MCAS Beaufort --
In honor of Hospitalman 1st Class Kevin Frank, Marines with
Marine Aviation Logistics Squadron 31 corossion control, assisted in the
rededication of the Air Station’s display CH-46 Sea Knight helicopter.
Frank served aboard Fightertown as a corpsman attached to
the Search and Rescue unit which was decommissioned on April 15, 2005.
The unit’s mission was to provide rapid search and rescue
operations, medical evacuations, downed pilot recoveries, aerial photography,
VIP transport and missing person searches among other things.
On March 9, 2002, Frank was aboard a CH-46 with Marines
conducting a rescue mission to save victims of a boating accident. During the
flight, a malfunction with the aircraft caused the pilot to lose control
and crash into the water. All members of the crew survived the crash except
The CH-46 displayed aboard the Air Station was once active
with the SAR unit. It was repainted in June, covering the original dedication
The new dedication includes the Navy’s Aviation Warfare
Specialist device and Fleet Marine Force device above the sailor’s name.
“It’s important to do things like this because it honors
someone who paid the ultimate sacrifice while saving the life of others,” said
Sgt. Robert Wilkes, MALS-31 corrosion control facility noncommissioned officer-in-charge.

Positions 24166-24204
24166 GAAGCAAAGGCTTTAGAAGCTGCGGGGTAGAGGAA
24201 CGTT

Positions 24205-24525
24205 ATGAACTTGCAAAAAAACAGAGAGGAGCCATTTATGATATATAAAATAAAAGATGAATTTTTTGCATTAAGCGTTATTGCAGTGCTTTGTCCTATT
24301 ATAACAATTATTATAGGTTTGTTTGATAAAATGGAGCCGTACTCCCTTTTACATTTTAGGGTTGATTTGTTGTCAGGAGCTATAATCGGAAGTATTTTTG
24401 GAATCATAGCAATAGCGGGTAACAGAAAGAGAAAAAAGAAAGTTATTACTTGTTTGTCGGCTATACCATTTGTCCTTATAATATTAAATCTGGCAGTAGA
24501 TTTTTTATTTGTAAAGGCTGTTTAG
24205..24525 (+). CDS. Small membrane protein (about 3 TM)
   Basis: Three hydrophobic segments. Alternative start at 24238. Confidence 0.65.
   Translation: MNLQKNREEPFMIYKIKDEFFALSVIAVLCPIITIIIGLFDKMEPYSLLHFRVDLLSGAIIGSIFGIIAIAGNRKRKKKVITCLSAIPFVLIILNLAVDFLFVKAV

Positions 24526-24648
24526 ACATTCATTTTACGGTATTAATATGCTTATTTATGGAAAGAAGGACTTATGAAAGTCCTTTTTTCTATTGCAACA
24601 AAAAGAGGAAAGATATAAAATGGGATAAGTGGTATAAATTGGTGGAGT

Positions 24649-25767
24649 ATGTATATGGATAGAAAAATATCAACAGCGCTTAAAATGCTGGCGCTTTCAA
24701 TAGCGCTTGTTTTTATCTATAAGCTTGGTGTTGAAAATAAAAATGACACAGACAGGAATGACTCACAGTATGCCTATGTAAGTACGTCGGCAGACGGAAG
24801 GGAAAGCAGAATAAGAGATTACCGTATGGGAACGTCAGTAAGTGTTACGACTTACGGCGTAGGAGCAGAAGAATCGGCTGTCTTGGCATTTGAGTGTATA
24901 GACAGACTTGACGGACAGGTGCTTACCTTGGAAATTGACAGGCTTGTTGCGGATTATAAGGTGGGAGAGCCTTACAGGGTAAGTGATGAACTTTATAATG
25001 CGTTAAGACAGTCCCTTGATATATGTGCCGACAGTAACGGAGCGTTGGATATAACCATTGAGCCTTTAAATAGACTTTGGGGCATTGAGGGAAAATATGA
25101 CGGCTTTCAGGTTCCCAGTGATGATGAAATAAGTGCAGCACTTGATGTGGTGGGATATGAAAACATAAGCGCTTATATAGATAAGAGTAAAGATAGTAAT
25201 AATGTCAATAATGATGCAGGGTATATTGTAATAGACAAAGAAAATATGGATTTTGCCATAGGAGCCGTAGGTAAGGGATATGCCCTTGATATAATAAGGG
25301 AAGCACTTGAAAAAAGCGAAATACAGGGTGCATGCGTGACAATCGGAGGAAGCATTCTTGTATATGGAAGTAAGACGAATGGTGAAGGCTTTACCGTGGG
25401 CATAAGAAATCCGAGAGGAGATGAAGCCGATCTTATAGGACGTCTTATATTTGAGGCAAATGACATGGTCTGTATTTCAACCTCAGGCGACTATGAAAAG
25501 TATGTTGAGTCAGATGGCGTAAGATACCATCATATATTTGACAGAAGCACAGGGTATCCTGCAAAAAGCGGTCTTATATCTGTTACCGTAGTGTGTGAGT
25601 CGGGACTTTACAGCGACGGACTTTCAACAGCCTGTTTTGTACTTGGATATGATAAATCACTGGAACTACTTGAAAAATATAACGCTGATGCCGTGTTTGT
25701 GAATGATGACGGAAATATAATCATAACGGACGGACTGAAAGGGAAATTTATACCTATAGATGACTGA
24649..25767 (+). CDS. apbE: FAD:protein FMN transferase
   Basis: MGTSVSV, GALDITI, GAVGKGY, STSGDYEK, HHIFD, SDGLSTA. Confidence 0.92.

Staff Sgt. John Partridge, MALS-31 corrosion control
facility staff non-commissioned officer-in-charge, created the graphics for the
devices and the final product with help from Marines in his facility.
The graphics include the Naval and Coast Guard Aircrew badge
and Fleet Marine Force device above the corpsman’s name.
“To be able to put someone’s name on an aircraft allows them
to live forever and to be known for what they represent, it’s a tradition that
continues to this day,” said Partridge, a native of Buffalo, N.Y.
Names typically painted on aircraft include plane captains,
pilots, sergeants major, executive officers and commanding officers and
sometimes even those chosen as a Marine of the quarter.
“Those who served before us have created the Corps we are a
part of today and without their sacrifices there probably wouldn’t be a Marine
Corps,” said Wilkes, a native of Beaufort.